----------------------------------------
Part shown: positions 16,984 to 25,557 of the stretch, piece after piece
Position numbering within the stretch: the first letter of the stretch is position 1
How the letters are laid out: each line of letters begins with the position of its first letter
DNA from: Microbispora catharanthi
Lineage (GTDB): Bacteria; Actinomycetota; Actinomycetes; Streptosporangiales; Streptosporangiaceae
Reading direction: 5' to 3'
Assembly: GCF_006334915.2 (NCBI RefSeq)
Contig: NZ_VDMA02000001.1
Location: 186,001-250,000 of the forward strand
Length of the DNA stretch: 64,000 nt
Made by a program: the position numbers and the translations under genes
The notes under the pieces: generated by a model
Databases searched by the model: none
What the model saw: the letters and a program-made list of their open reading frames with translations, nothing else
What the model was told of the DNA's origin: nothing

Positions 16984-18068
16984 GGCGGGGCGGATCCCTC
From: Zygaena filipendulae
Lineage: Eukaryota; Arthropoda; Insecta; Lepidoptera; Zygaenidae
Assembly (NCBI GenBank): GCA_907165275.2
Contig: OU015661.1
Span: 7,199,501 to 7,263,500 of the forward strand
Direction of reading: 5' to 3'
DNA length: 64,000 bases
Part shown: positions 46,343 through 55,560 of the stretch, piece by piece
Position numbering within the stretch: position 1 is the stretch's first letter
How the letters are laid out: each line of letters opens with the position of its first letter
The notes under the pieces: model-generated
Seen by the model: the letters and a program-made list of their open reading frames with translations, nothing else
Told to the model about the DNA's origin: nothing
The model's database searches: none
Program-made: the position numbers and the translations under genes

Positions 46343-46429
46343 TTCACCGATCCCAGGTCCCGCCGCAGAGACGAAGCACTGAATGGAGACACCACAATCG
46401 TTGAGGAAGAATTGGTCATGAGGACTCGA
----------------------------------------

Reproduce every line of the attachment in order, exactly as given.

Part shown: positions 16,984 to 25,557 of the stretch, piece after piece
Position numbering within the stretch: the first letter of the stretch is position 1
How the letters are laid out: each line of letters begins with the position of its first letter
DNA from: Microbispora catharanthi
Lineage (GTDB): Bacteria; Actinomycetota; Actinomycetes; Streptosporangiales; Streptosporangiaceae
Reading direction: 5' to 3'
Assembly: GCF_006334915.2 (NCBI RefSeq)
Contig: NZ_VDMA02000001.1
Location: 186,001-250,000 of the forward strand
Length of the DNA stretch: 64,000 nt
Made by a program: the position numbers and the translations under genes
The notes under the pieces: generated by a model
Databases searched by the model: none
What the model saw: the letters and a program-made list of their open reading frames with translations, nothing else
What the model was told of the DNA's origin: nothing

Positions 16984-18068
16984 GGCGGGGCGGATCCCTC
From: Zygaena filipendulae
Lineage: Eukaryota; Arthropoda; Insecta; Lepidoptera; Zygaenidae
Assembly (NCBI GenBank): GCA_907165275.2
Contig: OU015661.1
Span: 7,199,501 to 7,263,500 of the forward strand
Direction of reading: 5' to 3'
DNA length: 64,000 bases
Part shown: positions 46,343 through 55,560 of the stretch, piece by piece
Position numbering within the stretch: position 1 is the stretch's first letter
How the letters are laid out: each line of letters opens with the position of its first letter
The notes under the pieces: model-generated
Seen by the model: the letters and a program-made list of their open reading frames with translations, nothing else
Told to the model about the DNA's origin: nothing
The model's database searches: none
Program-made: the position numbers and the translations under genes

Positions 46343-46429
46343 TTCACCGATCCCAGGTCCCGCCGCAGAGACGAAGCACTGAATGGAGACACCACAATCG
46401 TTGAGGAAGAATTGGTCATGAGGACTCGA